Margaret Jacob’s emphasis on “scientific education” as an essential element of industrialization is best understood in view of her ongoing effort to stem the tide of portraits of industrialization that she characterizes as “mechanistic.” Such portraits, she claims, rely exclusively on “economic and social history” to identify certain “factors” as prerequisites of industrialization, which was a process that then developed more or less spontaneously.

Many of the factors comprising the portraits she opposes will be familiar to those who have taken a Western Civ course: regional population pressures, falling family income, labor availability, resource availability (notably coal), the commercialization of agriculture, access to remote markets, and innovations in socio-economic organization (notably the “putting-out system”). In such contexts, the important machines were mainly scientifically unsophisticated devices devised by artisan “tinkerers,” including such famous inventions as the flying shuttle and spinning jenny.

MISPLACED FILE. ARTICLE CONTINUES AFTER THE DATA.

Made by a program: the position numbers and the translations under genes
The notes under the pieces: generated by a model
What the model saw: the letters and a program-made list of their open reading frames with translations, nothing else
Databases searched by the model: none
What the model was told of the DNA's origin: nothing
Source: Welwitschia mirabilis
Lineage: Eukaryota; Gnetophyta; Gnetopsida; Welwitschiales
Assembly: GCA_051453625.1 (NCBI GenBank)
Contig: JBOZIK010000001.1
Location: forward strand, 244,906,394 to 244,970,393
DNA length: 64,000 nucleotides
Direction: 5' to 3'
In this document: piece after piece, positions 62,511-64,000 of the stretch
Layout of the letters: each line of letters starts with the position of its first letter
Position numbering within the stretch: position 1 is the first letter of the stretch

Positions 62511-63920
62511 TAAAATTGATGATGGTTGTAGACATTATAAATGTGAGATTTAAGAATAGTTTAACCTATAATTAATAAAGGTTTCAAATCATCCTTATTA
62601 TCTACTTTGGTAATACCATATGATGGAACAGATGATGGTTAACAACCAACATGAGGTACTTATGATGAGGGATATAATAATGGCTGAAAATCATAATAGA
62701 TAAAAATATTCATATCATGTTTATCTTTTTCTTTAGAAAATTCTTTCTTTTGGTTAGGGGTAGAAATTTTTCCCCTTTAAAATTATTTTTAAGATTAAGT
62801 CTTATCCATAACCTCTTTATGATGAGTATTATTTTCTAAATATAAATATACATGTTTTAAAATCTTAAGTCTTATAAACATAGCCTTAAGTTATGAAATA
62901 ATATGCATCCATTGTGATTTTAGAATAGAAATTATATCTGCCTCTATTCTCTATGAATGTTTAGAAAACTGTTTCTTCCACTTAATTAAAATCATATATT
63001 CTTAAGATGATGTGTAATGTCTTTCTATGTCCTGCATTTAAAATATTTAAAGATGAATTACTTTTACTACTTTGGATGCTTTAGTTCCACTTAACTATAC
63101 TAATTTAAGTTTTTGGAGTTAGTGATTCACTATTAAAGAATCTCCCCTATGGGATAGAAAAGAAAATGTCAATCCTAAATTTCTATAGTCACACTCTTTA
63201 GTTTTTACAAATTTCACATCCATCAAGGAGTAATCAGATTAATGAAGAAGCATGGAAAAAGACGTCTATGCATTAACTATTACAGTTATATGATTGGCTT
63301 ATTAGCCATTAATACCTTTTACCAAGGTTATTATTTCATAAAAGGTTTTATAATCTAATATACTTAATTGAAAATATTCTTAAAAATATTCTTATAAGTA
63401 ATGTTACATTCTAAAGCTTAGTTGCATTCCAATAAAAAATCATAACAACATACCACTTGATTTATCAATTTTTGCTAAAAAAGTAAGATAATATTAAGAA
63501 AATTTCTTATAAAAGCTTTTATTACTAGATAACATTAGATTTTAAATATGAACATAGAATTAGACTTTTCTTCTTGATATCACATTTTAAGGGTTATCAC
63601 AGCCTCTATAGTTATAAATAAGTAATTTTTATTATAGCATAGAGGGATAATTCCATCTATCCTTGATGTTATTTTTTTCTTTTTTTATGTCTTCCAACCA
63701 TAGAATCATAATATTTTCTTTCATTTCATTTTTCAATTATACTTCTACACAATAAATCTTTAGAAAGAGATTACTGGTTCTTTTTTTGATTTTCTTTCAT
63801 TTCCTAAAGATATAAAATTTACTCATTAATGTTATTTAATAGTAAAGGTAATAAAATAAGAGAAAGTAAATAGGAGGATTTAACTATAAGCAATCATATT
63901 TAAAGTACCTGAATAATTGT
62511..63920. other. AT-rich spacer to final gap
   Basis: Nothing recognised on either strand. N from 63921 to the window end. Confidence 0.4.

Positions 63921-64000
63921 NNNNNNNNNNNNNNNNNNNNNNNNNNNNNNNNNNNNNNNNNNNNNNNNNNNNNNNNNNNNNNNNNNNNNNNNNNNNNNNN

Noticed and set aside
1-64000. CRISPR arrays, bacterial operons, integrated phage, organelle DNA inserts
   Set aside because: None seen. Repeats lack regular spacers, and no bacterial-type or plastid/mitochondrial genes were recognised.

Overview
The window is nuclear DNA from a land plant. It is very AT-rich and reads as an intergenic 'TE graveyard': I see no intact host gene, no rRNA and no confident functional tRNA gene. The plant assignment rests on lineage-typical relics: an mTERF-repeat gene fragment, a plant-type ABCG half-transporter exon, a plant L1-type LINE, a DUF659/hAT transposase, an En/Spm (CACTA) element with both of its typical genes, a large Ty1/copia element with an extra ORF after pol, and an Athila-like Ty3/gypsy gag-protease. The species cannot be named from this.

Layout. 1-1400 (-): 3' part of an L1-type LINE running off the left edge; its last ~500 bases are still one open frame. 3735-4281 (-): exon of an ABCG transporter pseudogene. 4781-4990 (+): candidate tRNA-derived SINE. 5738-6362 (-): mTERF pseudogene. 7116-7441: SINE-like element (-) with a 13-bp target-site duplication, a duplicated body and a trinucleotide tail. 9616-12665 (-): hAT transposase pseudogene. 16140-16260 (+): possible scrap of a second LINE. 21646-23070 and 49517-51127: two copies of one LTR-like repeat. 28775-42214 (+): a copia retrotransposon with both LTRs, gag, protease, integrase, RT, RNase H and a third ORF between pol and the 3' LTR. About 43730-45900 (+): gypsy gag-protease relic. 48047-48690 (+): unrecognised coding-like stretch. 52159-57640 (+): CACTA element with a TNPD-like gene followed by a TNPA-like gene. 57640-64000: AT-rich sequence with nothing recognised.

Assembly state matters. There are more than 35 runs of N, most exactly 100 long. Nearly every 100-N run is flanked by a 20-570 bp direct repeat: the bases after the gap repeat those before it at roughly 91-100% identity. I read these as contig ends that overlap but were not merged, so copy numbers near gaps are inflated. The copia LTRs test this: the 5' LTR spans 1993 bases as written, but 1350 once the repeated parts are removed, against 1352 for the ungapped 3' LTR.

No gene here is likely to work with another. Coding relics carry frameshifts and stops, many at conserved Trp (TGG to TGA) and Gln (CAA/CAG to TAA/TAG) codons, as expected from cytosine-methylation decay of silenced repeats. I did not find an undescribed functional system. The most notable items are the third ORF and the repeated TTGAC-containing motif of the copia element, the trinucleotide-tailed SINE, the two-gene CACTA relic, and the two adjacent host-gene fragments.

While such historiography of industrialization was venerable, it flourished within an influential theoretical framework provided by Franklin Mendels (1943–1988) in his article, “Proto-industrialization: The First Phase of the Industrialization Process,” Journal of Economic History 32 (1972): 241–261. In The Cultural Meaning of the Scientific Revolution (1988), Jacob points us to “Proto-Industrialization: A Concept Too Many,” Economic History Review 36 (1983): 435–448, an oft-cited polemical review by D. C. Coleman (1920–1995), covering the concept’s quick proliferation [ngram].

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Sutton vs. Jacob: Was John Desaguliers a Prophet of Industrialization? February 1, 2015

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Jacob and Stewart, Practical MatterIt’s a serious question. We come to it from my earlier look at Simon Schaffer’s “Enlightened Automata” (1999), in which he claimed that “Some historians still deny that natural philosophies ‘fed the fires of the industrial revolution.’ Others more convincingly indicate the intimate connections between the machinery of natural philosophers’ concerns and that of the new entrepreneurs and projects.” He specifically identified Geoffrey Sutton in the first camp, and Margaret Jacob and Larry Stewart in the second.